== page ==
Microplastics could be eliminated from wastewater at source

A team of researchers from the Institut national de la recherche scientifique (INRS), Quebec, Canada, have developed an electrolytic process for treating wastewater, degrading microplastics at the source.

 Microplastics are fragments of plastic less than 5mm long, often contained in toiletries or shedding from polyester clothing. They are present in virtually every corner of the Earth, and pose a particularly serious threat to marine ecosystems. High concentrations of microplastics can be carried into the environment in wastewater.

There are no established degradation methods to handle microplastics during wastewater treatment; although some techniques exist, these involve physical separation as a means of filtering the pollutant. These techniques do not degrade microplastics, which requires additional work to manage the separated fragments. So far, research into degradation of microplastics has been very limited.

The INRS researchers, led by water treatment expert Professor Patrick Drogui, decided to try degrading plastic particles through electrolytic oxidation – a process that does not require the addition of chemicals.

“Using electrodes, we generate hydroxyl radicals to attack microplastics,” Drogui said. “This process is environmentally friendly because it breaks them down into CO2 and water molecules, which are non-toxic to the ecosystem.”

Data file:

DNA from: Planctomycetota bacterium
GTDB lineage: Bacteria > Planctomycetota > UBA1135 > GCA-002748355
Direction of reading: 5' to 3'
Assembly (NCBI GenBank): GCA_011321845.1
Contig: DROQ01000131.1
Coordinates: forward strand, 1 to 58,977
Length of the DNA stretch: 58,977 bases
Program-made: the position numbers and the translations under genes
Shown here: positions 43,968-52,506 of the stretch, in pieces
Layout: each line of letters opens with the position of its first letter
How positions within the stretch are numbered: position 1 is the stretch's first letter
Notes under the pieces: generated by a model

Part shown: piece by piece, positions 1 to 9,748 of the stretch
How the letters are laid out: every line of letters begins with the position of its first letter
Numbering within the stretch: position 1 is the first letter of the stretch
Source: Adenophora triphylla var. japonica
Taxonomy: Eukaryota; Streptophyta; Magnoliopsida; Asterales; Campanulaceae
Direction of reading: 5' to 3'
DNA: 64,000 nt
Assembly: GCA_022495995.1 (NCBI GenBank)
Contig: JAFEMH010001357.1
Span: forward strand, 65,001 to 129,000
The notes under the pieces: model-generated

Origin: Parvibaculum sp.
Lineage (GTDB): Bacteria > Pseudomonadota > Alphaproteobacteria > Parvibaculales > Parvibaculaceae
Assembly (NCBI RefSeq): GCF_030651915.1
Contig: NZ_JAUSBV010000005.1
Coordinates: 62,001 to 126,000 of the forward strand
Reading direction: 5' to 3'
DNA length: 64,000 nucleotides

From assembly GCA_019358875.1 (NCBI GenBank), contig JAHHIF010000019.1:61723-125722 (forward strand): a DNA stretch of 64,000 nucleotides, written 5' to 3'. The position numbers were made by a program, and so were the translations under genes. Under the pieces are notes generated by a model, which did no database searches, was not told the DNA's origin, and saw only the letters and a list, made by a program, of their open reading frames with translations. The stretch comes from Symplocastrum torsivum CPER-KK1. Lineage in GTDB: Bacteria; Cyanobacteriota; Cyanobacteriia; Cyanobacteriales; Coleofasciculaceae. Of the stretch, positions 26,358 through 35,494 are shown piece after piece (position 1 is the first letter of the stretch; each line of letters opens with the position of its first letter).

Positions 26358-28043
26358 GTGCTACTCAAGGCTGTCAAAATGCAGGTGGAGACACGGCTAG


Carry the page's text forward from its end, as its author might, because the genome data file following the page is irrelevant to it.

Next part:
Drogui and his colleagues experimented with different anode materials and other parameters such as current intensity, anode surface, electrolyte type, electrolyte concentration and reaction time. They found that the electrolytic oxidation could degrade more than 58 ± 21 per cent of microplastics in one hour. The microplastics appeared to degrade directly into gas rather than breaking into smaller particles.

Lab-based tests on water artificially contaminated with fragments of polystyrene showed a degradation efficiency as high as 89 per cent.

“This work demonstrated that [electrolytic oxidation] is a promising process for degradation of microplastics in water without production of any waste or by-products,” the researchers wrote in their Environmental Pollution report.

Drogui envisions this technology being used to treat microplastic-rich wastewater emerging from sources such as commercial laundries.

“When this commercial laundry water arrives at the wastewater treatment plant, it is mixed with large quantities of water, the pollutants are diluted and therefore more difficult to degrade,” he explained. “Conversely, by acting at the source, i.e. at the laundry, the concentration of microplastics is higher, thus more accessible for electrolytic degradation.”

Next, the researchers will move on to experimenting with degrading microplastics on water outside the artificial laboratory environment. Real commercial laundry water contains other materials that can affect the degradation process, such as carbonates and phosphates, which can trap radicals and limit degradation. If the technology is effective under these circumstances, the researchers plan to conduct a study to determine the cost of scaling up this treatment to implement in laundries.

Last week, researchers from the University of Barcelona published a study suggesting that encouraging a greater proliferation of seagrass meadows in the shallows of oceans could help trap, extract and carry marine plastic debris to shore.